Don’t get me wrong, I’m all for artistic expression and the pure, unblemished beauty of the human form. But, I mean, the concepts “Manchester”, “December” and “Nude” do not sit well together.

If it were May or June, now that would be a different story.

About Jon Clements

Jon Clements is a Chartered PR consultant specialising in B2B PR, corporate and marketing communications and is the founder of Metamorphic PR.

Connect at:
JonClements

The social media pool – just dive in?

Friday, November 14th, 2008 by Jon Clements

 

“Hungrier, less complacent and more willing to embrace new media” for business.

That’s just one view why the US’s fastest-growing private companies – The Inc.500 – are giving the Fortune 500 a beating in terms of social media uptake, including use of blogs, online video and podcasting.

The findings come from what The University of Massachusetts Dartmouth claims to be the first statistically significant reseach into the use of social media in companies.

Comparing last year with this, 11.6% of the Fortune 500 have a public blog against 39% of the Inc.500.  Only 3.6% more of the largest US corporations joined the blogosphere in the period, while 20% of private firms signed up. Now, nearly half (44%) of the Inc.500 companies reckon social media is “very important” to their marketing/business strategy – up nearly 20% on last year.

So, what’s bugging the bigger beasts in the forest about social media? And if this is the case in the States, where does that leave the biggest UK companies? The topic surfaced at this week’s Social Media Cafe launch (#smc_mcr) in Manchester, where it was agreed that large businesses tend to baulk at what they see as the uncontrollable world of social media.

Craig McGinty, with typical candour, told the assembled bloggers and social media-ites at the #smc_mcr: “It needs someone with the cahunas to get things going. But that means taking small steps, dipping their toe in and using a small team which can begin to feel comfortable with it.”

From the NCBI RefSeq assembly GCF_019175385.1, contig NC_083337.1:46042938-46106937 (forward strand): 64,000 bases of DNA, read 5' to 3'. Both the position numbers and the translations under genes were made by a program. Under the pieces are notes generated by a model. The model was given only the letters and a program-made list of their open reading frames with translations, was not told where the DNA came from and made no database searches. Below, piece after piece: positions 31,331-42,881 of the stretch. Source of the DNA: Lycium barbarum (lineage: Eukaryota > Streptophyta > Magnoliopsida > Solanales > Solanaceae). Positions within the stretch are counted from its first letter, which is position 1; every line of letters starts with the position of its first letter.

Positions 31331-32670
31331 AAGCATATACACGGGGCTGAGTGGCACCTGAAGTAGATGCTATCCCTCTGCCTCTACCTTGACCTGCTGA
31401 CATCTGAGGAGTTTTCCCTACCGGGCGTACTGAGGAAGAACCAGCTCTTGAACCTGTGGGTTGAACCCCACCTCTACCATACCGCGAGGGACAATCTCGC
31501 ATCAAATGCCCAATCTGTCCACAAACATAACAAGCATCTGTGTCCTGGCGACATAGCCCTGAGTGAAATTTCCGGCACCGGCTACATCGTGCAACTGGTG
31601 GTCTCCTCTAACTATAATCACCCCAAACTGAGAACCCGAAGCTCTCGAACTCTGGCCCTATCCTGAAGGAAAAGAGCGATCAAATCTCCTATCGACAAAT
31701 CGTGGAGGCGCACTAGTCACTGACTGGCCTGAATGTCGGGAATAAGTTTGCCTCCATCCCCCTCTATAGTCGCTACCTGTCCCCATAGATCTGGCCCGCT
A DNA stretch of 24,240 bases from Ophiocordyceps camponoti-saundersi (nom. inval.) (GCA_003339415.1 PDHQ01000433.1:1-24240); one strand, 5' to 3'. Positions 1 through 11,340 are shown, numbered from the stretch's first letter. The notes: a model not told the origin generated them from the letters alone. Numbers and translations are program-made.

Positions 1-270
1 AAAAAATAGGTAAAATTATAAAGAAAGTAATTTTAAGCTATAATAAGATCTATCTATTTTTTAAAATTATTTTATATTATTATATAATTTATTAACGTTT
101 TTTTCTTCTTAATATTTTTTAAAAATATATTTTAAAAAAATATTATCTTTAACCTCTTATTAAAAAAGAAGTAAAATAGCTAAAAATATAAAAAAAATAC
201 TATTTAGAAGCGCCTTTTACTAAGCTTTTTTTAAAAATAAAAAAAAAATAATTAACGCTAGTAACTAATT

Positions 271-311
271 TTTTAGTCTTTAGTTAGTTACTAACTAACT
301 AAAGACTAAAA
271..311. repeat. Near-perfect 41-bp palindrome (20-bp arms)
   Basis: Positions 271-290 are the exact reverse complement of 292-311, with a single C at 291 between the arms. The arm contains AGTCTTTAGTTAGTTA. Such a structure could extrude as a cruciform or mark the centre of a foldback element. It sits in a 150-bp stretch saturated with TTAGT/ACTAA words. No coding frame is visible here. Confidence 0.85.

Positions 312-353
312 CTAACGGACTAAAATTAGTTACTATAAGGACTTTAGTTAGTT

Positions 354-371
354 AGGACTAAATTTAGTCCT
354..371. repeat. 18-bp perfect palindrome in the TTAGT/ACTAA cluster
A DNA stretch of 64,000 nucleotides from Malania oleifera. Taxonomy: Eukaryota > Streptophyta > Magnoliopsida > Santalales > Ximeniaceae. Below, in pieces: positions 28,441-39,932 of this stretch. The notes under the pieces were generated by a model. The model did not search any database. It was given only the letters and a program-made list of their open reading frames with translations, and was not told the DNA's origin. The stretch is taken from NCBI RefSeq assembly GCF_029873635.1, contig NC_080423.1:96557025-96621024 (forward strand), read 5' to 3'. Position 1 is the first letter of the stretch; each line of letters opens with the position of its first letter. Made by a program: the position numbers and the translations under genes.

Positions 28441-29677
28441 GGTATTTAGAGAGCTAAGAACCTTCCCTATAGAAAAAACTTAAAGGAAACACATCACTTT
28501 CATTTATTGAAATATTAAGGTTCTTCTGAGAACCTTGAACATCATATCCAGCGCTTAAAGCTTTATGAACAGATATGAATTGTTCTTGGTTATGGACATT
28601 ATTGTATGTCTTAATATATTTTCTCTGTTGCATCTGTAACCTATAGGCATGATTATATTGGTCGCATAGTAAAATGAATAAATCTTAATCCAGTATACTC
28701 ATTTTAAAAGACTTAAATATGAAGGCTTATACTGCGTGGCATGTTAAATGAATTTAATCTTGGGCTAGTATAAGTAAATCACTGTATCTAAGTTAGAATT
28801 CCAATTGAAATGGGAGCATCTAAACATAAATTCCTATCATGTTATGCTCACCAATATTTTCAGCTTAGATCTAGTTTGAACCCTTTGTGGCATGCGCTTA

This suggests that despite the fears among gatekeepers, lawyers, compliance departments and whatnot within the larger organisations, the communications world is moving that way and companies run the risk of being left behind. 

About Jon Clements

Jon Clements is a Chartered PR consultant specialising in B2B PR, corporate and marketing communications and is the founder of Metamorphic PR.

Connect at:
JonClements

Wyth a little bit of luck, and PR

Friday, November 7th, 2008 by Jon Clements

For anyone growing up in south Manchester who wasn’t a resident of the Garden City of Wythenshawe, the place has always come with some considerable baggage.

The local website for Wythenshawe – a place once dubbed the biggest housing estate in Europe – even devotes a special section to its colourful past. This includes tales of “wanton damage by vandals and hooligans” dating back to the 1930s, a demand from neighbouring residents of “posh” suburb Gatley for a Cold War style “barrier” to keep the hordes out, along with endless reports of arson, vandalism and deprivation; leading a local churchman in the late 80s to call the place “the opposite of a community”.

If there was ever a challenge on this planet, redrawing the image of Wythenshawe is it.

And so a modestly-(by marketing standards) budgeted project called “Real Lives Wythenshawe” has begun to do just that. But, as noted by the typically wry north west media news site, How-Do, you can’t call the initiative a “re-brand”; it’s an image campaign.

What comes across from the campaign so far is the great pride the area’s people have for the place and the long overdue need for it to be released from its positioning as neighbourhood pariah. For many people who’ve moved to Wythenshawe from elsewhere – without the pre-conceptions shared by nearby communities – the question seems to be “what’s the big deal?”

But not everyone is impressed with “outsiders” getting involved in Wythenshawe’s business. Forum comments on the local Wythit website suggest “shooting all the fancy consultants”, which doesn’t do much for the stereotype the suburb is trying to shift.

Other local commentators seem to welcome the revamp of Wythenshawe’s image as a good thing, though one adds, ironically, “a few extra police might help!”

As a 10-year-old playing on a park near to Wythenshawe, I got duffed up and had my new leather gloves nicked by some local hardnuts. Maybe, as part of the image refresh, I’ll get my gloves back.

About Jon Clements

Jon Clements is a Chartered PR consultant specialising in B2B PR, corporate and marketing communications and is the founder of Metamorphic PR.

Connect at:
JonClements